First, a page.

In Photo # 142 (below) we see the left side of Suzie’s face and that large bullet exit wound from another angle. You have to guess that some amount of bone on possibly both sides of her upper jaw may have been destroyed by the bullet, along with some number of teeth. It seems a miracle she could have bitten off, chewed, and swallowed sufficient amounts of food to survive long enough for the bullet wound healing process to be completed. It’s another miracle that viral, bacterial or insect infestation didn’t kill her during the wound healing process. It seems an even further miracle the scent of that wound didn’t attract every hungry mountain lion and Black or Grizzly Bear in British Columbia. Perhaps it did.
Another look at Photo # 142, just in front of Suzie’s eye and above the bullet exit wound, you see another view of that large patch of cheek that was mostly ripped off and somehow grew back in place, sort of... Again you can see those canine tooth punctures all around Suzie’s head and ears.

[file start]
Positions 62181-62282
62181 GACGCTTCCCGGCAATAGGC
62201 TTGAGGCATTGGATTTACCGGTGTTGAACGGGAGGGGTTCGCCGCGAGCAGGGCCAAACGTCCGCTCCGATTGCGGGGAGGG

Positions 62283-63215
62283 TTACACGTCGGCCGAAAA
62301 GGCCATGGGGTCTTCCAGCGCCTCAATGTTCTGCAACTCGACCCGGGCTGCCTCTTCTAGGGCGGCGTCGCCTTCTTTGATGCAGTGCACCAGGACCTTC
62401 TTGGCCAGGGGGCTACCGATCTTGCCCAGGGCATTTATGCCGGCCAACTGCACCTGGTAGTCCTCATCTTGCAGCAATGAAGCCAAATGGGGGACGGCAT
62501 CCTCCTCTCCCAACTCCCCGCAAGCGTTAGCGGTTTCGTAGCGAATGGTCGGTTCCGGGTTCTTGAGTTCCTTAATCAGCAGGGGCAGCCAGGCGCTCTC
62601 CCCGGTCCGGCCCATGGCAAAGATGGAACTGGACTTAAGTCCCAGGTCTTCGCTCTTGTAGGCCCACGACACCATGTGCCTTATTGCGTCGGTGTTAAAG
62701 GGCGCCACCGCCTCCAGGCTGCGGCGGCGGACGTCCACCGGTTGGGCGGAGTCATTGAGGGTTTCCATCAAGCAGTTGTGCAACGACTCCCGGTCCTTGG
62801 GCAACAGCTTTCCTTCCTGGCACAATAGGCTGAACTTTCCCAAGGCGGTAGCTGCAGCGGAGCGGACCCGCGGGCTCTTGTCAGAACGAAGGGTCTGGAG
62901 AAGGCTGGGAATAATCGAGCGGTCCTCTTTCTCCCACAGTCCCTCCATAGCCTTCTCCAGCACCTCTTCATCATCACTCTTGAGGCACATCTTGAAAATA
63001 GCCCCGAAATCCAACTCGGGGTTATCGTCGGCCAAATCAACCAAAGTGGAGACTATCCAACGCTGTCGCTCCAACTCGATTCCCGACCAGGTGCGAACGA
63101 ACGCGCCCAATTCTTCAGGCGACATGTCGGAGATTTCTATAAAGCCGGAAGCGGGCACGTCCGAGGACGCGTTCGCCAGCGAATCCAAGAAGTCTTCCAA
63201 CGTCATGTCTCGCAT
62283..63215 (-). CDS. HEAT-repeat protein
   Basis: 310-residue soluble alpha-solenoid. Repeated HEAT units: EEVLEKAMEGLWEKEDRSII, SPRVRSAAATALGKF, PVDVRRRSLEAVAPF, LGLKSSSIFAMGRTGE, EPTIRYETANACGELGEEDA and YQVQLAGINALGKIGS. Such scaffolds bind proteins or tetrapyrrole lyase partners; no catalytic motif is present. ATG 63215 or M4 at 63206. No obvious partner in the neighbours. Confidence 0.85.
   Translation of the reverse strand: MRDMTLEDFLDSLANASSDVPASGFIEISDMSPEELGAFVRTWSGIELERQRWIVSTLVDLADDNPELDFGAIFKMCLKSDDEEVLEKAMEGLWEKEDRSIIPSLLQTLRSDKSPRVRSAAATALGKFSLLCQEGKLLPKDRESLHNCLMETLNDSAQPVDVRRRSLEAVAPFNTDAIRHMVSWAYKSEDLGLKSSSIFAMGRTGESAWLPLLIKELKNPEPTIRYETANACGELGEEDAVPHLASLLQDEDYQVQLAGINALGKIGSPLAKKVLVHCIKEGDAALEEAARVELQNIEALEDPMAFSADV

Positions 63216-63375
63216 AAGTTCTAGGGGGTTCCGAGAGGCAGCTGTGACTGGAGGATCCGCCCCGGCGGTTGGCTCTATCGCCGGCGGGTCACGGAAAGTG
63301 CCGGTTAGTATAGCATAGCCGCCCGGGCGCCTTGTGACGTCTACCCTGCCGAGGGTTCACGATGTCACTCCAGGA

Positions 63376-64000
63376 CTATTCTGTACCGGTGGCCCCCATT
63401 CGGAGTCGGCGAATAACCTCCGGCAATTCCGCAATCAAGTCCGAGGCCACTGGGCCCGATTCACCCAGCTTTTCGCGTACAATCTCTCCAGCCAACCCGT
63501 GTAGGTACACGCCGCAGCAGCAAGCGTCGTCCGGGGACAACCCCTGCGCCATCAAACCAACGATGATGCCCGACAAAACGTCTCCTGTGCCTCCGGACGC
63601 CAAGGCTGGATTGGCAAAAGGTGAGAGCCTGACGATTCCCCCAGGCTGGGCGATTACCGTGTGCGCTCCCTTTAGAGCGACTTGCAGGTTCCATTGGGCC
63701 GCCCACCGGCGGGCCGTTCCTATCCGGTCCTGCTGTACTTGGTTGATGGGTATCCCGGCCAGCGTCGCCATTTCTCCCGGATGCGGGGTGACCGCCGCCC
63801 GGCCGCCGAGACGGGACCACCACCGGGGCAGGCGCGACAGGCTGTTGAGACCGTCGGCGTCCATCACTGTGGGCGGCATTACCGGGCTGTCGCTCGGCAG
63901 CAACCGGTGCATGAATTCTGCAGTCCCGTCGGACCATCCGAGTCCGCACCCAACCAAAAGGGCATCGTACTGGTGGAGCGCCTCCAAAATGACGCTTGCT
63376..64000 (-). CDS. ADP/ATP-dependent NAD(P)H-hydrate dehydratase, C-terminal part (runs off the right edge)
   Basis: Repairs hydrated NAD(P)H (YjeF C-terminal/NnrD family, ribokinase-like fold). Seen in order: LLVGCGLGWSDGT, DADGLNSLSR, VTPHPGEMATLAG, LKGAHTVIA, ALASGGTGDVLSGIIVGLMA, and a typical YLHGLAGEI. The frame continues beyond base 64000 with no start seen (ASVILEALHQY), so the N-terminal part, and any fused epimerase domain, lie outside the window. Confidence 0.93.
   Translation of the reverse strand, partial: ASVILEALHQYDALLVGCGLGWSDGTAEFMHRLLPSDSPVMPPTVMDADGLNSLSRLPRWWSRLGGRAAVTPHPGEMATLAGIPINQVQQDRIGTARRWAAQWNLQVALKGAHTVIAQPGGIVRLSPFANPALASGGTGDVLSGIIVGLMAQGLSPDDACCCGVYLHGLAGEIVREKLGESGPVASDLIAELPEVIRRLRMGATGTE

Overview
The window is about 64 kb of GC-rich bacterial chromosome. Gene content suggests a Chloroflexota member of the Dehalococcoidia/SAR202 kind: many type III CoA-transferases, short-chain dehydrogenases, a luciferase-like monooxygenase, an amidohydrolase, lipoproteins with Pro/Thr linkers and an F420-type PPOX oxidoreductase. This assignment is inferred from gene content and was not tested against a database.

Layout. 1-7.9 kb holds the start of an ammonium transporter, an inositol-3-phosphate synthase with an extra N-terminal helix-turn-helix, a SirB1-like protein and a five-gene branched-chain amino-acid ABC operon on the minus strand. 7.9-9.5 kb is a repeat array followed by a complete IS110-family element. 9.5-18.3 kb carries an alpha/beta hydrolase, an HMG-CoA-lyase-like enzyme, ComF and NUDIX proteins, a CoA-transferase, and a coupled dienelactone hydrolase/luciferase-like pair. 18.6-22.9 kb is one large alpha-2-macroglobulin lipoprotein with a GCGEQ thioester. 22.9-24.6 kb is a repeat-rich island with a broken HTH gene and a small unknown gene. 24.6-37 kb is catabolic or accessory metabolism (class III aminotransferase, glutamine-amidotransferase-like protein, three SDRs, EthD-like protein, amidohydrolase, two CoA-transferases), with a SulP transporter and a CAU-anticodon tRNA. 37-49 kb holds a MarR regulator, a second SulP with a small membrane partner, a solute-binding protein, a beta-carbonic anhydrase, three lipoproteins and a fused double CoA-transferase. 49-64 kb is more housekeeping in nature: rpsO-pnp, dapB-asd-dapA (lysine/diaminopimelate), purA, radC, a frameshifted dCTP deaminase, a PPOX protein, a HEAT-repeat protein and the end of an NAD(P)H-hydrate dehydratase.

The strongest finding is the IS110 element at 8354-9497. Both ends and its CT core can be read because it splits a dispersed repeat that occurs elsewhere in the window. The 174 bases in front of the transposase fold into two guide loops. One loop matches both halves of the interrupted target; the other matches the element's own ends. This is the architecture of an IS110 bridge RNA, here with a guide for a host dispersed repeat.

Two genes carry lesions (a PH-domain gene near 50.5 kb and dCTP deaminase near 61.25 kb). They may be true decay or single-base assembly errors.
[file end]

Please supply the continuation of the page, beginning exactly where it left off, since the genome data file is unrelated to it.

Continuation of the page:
Looking at Suzie in Photo # 450 (below), you can see least some damage to the eyeball, which is considerably misshaped and is very much out of round in a number of ways. It's far more impressive to see in the 16 x 20 or 24 x 30 inch prints.
Sometimes it just feels like there are horse shoes landing all around me. Who else gets to make attractive portraits of a pretty lady with big soft eyes, one of them having four catch lights. When I look at Suzie’s face in the Photos, especially # 450 below, I envision Leonardo painting the Mona Lisa sometime after she had been standing a little bit too close to the impact point of a 60 mm mortar round. I think Leonardo would have been amused by that thought, after all, not only was he a gifted artist, he was also a tough and gifted engineer who spent the greater part of his life designing often large and futuristic weapons of war for different Emperors and Wanna-Be Emperors, and more often for a Wanna-Remain-Emperor.